Quick Overview of Sights and Attractions
- The Battery
- Charles Town Landing
- Calhoun Mansion
- Drayton Hall and Edmondston-Alston House
- Heyward-Washington House
- Fort Sumter and Fort Moultrie
- Patriots Point Naval and Maritime Museum
- Mount Pleasant
- Magnolia Plantation
- Submarine Hunley
- Magnolia Cemetery
Details of Sights and Attractions
The Charleston Harbor, formed by the Cooper and Ashley Rivers, is a favorite spot for visitors to Charleston.
The rock sea wall along East Battery Street provides a walking path (promenade) for visitors to view historic Battery homes and mansions lining the waterfront and with exceptional views of White Point Gardens and Fort Sumter in the distance.
Charles Towne Landing State Historic Site
More than 35 years after it opened, Charles Towne Landing State Historic Site has been re-born, a seven-year, ongoing effort that has re-shaped the pivotal landmark’s ability to share the story of the birthplace of the first permanent European settlement in the Carolinas.
Once again, the Charleston experience begins at Charles Towne Landing, the spot where English settlers, recruited to extend the mercantile success of the British Empire in the Caribbean, sailed from Barbados in 1670 to establish a foothold on the secluded banks of what is now Old Towne Creek just off the Ashley River.
Years of planning followed by more than a year of construction has culminated with the Aug. 17, 2006, official opening of the 665-acre site’s new visitors center. It features 12 rooms of interactive exhibits that describe how settlers, slaves, traders and Native Americans came together to forge the beginnings of both one of Colonial America’s major cities and the plantation system of the American South.
The $19 million renovation project was made possible by strong support from local government and civic leaders, including lawmakers who helped ensure state funding would be available to secure Charles Towne Landing’s place as one of only a few preserved original English settlement sites in the United States, a list that includes Jamestown in Virginia and Maryland’s St. Mary’s City.
The park, which first opened in 1970 as part of South Carolina’s tricentennial celebration, also features a revamped interpretive and walking trail system, including a new marsh boardwalk; a reconstructed palisade wall of the size and construction and on the same location as the original; a new, working cannon embrasure guarding access by water; a garden with crops from that day; and the Animal Forest, a natural habitat zoo that’s home to species the settlers would have encountered, including pumas and bears.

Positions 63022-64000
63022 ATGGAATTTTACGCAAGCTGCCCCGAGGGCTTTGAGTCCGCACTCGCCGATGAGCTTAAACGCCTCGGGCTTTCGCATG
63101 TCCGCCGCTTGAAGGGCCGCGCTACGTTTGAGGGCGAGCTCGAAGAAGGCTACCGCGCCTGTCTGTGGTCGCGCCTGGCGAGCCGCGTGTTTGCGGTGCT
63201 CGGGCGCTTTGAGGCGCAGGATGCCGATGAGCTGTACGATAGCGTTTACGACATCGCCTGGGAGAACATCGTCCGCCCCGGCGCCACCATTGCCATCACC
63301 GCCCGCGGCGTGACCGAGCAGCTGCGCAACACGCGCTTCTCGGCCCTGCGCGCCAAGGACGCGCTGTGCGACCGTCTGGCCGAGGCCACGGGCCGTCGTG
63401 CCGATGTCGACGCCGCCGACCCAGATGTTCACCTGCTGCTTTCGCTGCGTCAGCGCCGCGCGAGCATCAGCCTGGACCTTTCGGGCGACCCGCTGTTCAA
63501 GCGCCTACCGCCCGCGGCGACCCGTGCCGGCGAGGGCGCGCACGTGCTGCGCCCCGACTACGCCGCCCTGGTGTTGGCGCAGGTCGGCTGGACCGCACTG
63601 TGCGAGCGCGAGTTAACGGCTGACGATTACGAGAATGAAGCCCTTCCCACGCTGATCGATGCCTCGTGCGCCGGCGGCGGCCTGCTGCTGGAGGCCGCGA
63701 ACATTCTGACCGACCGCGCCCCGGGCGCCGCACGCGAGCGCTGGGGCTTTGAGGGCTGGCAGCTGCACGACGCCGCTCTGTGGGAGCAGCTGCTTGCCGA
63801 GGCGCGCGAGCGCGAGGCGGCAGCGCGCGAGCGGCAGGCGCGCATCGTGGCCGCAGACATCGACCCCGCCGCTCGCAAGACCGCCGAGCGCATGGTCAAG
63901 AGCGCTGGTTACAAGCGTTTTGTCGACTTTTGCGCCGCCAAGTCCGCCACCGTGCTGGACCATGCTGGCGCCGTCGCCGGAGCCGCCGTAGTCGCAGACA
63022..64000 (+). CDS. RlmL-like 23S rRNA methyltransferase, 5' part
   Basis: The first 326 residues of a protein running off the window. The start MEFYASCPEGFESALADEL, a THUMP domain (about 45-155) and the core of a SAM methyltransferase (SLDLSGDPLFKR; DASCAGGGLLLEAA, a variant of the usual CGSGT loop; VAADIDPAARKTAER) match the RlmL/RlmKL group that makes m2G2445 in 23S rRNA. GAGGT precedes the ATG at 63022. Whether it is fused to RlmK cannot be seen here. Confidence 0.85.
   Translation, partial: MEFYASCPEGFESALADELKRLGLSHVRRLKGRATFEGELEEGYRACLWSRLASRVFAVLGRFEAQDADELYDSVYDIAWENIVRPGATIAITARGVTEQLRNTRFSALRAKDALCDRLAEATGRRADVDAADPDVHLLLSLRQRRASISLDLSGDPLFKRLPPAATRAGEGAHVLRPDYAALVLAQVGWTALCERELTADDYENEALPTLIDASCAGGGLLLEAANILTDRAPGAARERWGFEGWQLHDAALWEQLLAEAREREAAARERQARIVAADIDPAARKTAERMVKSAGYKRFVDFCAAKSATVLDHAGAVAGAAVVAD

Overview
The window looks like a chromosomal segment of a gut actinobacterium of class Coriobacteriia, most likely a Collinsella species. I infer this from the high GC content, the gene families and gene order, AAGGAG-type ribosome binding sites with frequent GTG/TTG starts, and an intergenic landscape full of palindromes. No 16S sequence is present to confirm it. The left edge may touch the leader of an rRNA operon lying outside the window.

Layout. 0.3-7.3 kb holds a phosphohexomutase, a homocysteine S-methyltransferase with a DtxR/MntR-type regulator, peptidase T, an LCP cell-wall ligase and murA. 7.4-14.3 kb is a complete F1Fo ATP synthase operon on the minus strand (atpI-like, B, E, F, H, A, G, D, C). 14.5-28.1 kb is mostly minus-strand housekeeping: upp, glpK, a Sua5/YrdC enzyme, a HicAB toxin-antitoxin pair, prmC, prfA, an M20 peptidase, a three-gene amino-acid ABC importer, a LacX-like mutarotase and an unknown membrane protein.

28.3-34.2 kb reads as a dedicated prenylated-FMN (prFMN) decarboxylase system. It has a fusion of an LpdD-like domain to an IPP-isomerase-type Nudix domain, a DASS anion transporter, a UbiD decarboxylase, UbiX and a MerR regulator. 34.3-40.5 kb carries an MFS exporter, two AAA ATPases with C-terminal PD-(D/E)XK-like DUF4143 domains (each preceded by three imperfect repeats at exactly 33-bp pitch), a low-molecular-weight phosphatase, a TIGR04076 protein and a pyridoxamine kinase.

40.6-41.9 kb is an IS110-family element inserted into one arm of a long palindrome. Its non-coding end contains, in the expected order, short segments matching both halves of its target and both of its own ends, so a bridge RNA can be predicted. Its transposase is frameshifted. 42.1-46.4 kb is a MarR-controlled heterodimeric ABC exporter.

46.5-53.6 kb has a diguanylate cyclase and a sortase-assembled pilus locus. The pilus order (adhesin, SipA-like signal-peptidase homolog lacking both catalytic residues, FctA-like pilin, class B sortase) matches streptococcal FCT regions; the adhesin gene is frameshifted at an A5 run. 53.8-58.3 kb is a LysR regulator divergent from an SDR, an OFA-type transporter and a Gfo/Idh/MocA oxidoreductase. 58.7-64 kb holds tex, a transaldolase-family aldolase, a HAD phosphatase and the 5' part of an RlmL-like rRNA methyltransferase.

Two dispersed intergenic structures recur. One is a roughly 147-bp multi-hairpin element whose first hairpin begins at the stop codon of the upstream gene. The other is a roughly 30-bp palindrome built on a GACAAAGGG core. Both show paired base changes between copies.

Another highlight of the park is the Adventure, a full-size and functional replica of the kind of 17th-century sailing ship that traders used to help spark the port city of Charleston and European expansion in America.
Such ships plied the stormy waters between the Carolinas and the Caribbean, and the link between Charleston and Barbados is explored at the park by living history interpreters in special programs for schoolchildren and adult visitors alike.
The Barbados connection is integral to the story of Charles Towne Landing. The Lords Proprietor in London had paid for the settlers’ trip to the mainland with the intent of spreading to America the financial success of the sugar plantations on their Caribbean colony. A local group of Native Americans, the Kiawah, allied with the settlers and showed them how the small peninsula the Englishmen named Albemarle Point provided a natural defense against enemies, especially the Spanish, approaching by water.
Charles Towne Landing also is home to the Legare-Waring House, the former home of Ferdinanda Legare Waring, an accomplished horticulturist and dedicated preservationist. During her years there, Mrs. Waring planted an oak alle’ and extensive stands of camellias and azaleas and expanded the house of the overseer of Old Towne Plantation (it now serves as an elegant setting for weddings and other gatherings) to be her own. She later donated her home and the land to the state to preserve the historic site in perpetuity.
From I-26 E: Take Cosgrove Road exit 216A onto Hwy. 7 (Sam Rittenberg Blvd.) bear left onto Hwy. 171 (Old Town Rd.)
Follow signs for Charles Towne Landing. The park is on the left at a traffic light.
George Walton Williams, a wealthy merchant and banker, built this Victorian Baronial Manor House following the Civil War (circa 1876).
The 24,000 square-foot mansion has 14-foot ceilings, ornate plaster and wood moldings, elaborate chandeliers, a stairwell that reaches to a 75-foot domed ceiling, as well as a ballroom with a coved glass skylight that is 45 feet high.